Similar bikes to the Surly are the Bianchi Volpe (long used for tours), the Specialized TriCross, and the Jamis Aurora (a touring bike built on a cross frame).

  4. #4
    Senior Member adaminlc's Avatar
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    I also take short tours on my cc. You do need wider gearing than what comes stock, as I discovered the hard way. Beyond that, I find it very comfy over the long term. It fits rear racks fine, and for short tours that is all you should need. Just make sure you get a saddle that you are comfortable with and you will be rockin and rollin.
    I like fat tires and I cannot lie...

  5. #5
    royal dutch of dukes
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    i did san francisco to vancouver on my CC, using cyclo gearing... that #W@#$% bike is amazing.

  6. #6
    "I'm the Man in Black" Hot Rod Lincoln's Avatar
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    I have a CC and have had no problems with it at all. Most ridden bike in my stable. I use the darn thing just about everyday. And the gearing, well, what doesn't kill you makes you stronger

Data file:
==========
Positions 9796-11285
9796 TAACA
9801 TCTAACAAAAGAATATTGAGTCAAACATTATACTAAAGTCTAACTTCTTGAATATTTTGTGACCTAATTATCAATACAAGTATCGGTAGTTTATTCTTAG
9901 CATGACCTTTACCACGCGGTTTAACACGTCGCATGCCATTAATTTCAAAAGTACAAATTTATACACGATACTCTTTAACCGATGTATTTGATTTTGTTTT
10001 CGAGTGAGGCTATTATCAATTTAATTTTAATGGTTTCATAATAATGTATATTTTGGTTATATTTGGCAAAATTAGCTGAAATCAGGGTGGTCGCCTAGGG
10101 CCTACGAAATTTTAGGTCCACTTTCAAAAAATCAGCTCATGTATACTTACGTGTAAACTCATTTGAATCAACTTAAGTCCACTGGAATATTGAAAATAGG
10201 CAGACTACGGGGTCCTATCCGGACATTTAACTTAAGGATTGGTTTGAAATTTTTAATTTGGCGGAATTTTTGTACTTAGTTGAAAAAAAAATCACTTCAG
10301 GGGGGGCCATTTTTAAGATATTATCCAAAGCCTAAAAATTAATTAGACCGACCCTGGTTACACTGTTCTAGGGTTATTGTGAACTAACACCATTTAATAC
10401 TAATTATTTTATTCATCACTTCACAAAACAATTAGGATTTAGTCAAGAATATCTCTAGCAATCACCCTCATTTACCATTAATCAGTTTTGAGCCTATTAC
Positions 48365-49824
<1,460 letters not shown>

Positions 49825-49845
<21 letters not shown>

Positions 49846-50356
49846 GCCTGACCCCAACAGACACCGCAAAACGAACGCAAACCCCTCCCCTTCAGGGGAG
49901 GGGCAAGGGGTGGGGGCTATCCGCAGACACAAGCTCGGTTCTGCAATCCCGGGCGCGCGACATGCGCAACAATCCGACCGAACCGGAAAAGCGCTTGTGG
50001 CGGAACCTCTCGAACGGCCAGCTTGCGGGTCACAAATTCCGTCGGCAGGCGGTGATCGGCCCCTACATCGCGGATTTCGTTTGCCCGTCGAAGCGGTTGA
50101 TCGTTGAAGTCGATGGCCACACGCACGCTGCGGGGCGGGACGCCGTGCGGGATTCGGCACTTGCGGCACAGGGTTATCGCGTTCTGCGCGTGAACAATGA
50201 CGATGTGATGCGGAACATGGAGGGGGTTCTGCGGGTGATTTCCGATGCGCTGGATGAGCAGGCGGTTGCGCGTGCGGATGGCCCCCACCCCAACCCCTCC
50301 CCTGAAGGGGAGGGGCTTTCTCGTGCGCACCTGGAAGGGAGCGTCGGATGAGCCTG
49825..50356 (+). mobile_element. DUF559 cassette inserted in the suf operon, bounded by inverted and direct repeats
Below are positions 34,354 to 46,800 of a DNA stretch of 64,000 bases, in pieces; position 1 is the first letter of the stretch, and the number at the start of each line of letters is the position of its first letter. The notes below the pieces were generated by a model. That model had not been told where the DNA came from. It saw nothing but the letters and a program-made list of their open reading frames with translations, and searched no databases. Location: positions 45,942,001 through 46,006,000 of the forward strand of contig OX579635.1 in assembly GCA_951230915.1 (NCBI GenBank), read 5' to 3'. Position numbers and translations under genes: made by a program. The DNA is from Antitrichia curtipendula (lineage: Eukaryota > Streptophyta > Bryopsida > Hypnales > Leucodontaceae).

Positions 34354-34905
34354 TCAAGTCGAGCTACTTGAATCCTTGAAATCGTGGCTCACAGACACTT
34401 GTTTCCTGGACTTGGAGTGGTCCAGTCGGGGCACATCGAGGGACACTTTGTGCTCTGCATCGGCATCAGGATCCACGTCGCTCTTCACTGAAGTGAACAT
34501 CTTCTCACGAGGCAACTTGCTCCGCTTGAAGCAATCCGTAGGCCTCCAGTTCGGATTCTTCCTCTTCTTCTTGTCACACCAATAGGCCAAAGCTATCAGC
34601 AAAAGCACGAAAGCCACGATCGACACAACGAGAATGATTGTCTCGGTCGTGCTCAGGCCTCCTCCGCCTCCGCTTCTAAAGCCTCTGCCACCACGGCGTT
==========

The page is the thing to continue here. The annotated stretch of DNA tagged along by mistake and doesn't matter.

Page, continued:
Only two defining forces have ever offered to die for you,
    Jesus Christ and the American GI. One died for your soul, the other for your freedom.

    Put your flame suits on

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  7. #7
    Twincities MN kuan's Avatar
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    I would change the gearing too. You're not going out and hammering on the hills for one day and then drinking beer that night. You might be doing it day after day after day in the heat and carrying 2 gallons of water like going from Nevada through Utah.